Bev MD, I didn’t blow you off, I’ve responded to all your comments with the reality that is being a patient safety advocate. It’s not arrogant or patronizing, it’s just the facts. You should be alarmed, as a citizen of this country and no doubt a patient yourself one day, that our efforts over the years aren’t bearing results. Instead of wishing us well in our endeavors, why don’t you help us by contacting your legislators and demand mandatory public reporting of medical errors (this includes infections), demand patients be able to access their records without restrictions, demand patients have… Read more »

Michael Bennett
Guest

Bev M.D.: We’re not arrogant. We’re angry. We’re angry because we’ve lost our loved ones to a system rife with dysfunction and incompetence. We’ve been denied answers. We’ve been denied justice. We’ve been fighting against arrogance for years. So if you sense cynicism, it’s nothing personal. We just loved and our loved ones lost. And by the way, while your dispensing advice to us on how we can change the system, what are you doing to change the system now that you are retired? Most of us are not retired. And we spend countless hours and more energy than Con… Read more »

bev M.D.
Guest
bev M.D.

Lisa;
My conclusion from our discussion:
“All patient advocates are arrogant because one of them obviously already has all the answers, patronized me when I tried to be helpful, blew me off when I tried to make suggestions, and generally made it clear she has been at this far longer than I and knew much more than I did.”
Spoken tongue in cheek, of course; but sounds like something one of you might say about docs, huh? Just sayin’. I wish you well in your endeavors; I need comment no more.

LisaLindell
Guest

Bev MD, we have supported including the pt/family in RCA for years, original credit for this goes to Helen Haskell in South Carolina. When such a suggestion is made to the industry you get a deer-in-the-headlight response…and then they start telling us about our “perspective” (it’s different) and we (pt/family) don’t understand how “complicated” healthcare is. Been there, done that, still doing it. JCAHO…I appreciate your suggestions but honey, please, don’t get me started on the Joint Omission, their hands are covered in blood and the FBI needs to start throwing JCAHO executives past and present in prison. #2 is… Read more »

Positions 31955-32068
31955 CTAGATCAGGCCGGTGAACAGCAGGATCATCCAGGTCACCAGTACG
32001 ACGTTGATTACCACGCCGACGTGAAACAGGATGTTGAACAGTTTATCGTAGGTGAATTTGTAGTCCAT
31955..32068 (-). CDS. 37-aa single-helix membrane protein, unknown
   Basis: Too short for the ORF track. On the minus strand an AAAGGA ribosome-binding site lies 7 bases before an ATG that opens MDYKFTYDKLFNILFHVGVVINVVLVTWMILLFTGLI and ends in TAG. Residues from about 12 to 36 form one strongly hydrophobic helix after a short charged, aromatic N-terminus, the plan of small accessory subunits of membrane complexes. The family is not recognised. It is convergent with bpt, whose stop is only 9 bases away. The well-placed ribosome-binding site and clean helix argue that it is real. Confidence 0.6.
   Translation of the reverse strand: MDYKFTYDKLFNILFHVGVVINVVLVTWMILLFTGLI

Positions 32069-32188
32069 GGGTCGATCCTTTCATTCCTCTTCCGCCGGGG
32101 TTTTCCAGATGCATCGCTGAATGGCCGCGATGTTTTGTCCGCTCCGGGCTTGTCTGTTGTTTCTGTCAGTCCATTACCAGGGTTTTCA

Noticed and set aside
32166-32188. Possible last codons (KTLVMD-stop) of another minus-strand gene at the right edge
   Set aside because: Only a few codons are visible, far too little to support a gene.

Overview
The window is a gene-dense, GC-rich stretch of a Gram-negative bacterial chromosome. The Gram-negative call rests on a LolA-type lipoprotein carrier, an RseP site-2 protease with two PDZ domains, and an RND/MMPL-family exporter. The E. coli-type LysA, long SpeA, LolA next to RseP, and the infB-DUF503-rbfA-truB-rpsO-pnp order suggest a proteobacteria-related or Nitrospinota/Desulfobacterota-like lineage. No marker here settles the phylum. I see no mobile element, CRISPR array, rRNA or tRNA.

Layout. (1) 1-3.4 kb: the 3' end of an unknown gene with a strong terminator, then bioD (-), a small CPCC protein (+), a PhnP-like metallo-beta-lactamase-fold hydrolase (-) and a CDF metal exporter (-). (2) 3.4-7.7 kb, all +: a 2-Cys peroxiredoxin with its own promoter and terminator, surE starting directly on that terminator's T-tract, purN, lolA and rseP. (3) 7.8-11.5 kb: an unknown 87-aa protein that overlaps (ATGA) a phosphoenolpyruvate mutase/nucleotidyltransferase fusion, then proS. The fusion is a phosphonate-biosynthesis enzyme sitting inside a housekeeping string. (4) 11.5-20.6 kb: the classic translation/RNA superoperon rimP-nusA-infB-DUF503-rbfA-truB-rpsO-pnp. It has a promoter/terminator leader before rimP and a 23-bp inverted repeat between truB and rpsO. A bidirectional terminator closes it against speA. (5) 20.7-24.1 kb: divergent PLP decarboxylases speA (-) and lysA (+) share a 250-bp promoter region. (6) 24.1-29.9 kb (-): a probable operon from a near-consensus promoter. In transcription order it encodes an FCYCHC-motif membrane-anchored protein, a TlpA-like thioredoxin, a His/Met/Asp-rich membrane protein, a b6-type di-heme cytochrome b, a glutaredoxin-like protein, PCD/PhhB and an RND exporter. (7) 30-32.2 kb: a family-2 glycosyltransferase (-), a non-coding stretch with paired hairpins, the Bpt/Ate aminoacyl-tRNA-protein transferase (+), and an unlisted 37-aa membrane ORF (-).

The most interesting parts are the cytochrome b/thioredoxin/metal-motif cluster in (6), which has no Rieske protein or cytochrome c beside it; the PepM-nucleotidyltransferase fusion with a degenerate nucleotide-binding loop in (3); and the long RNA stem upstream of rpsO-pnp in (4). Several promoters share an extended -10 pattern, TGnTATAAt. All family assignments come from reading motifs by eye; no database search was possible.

bev M.D.
Guest
bev M.D.

My involvment in and education re patient safety ended when I retired in 2003, so I get the increasing impression you all know more than I do. However, here’s a couple ideas, building on your comments and the quotes from Drs. Berwick and Cassel: 1. Use your joint clout to try to get the Joint Commission to require patient/family input in the process of root cause analysis, which as you know is the formal process where a hospital investigates a sentinel event or near-miss. Not that you should sit in on the whole process; the legal aspects would scare them… Read more »

LisaLindell
Guest

There’s an advocate on the east coast who was told by a hospital CEO “We don’t want to see your faces.” Because we’re the faces of their failures. Another advocate encountered the CEO of her subject hospital at an event recently. The last time she saw this CEO was at the settlement conference years earlier regarding the harm to her son. She told me it took everything she had in her to approach this CEO and say hello. The CEO had no idea who she was. The most devastating event in advocate’s life happened in this facility, changed her life,… Read more »

Kathy
Guest

Dr Bev, I agree with both of the doctors quoted. Hospital Leadership and Medical Educators just don’t “get it”. Maybe they need to recruit real life victims and/or families of victims to educate these people. They and some other professionals have no idea how their errors/neglect impact patients and their families. It is so simple for people who sit in nice plush offices or professors who no longer interact with (or even touch) patients to just slide over the cause and impact of adverse results. Those results I am referring to are death or long term disability. Somebody needs to… Read more »

bev M.D.
Guest
bev M.D.

I forgot to source my excerpted quote above:
“The Hospitalist”, Nov 2009. http://www.the-hospitalist.org

bev M.D.
Guest
bev M.D.

Here’s an interesting quote from a 10 year followup interview with 2 of the IOM’s original committee members issuing the report 10 years ago: “Q: In retrospect, what was missed in the report? Dr. Berwick: If we missed any boat in our analysis, the idea of “no blame” is not meant to relieve everyone of responsibility for medical errors, but to relocate responsibility for safety in the offices and work of leaders of healthcare institutions. The finger points to the executive suite. There’s more and more evidence that safety does not improve without the clear commitment of leaders. Dr. Cassel:… Read more »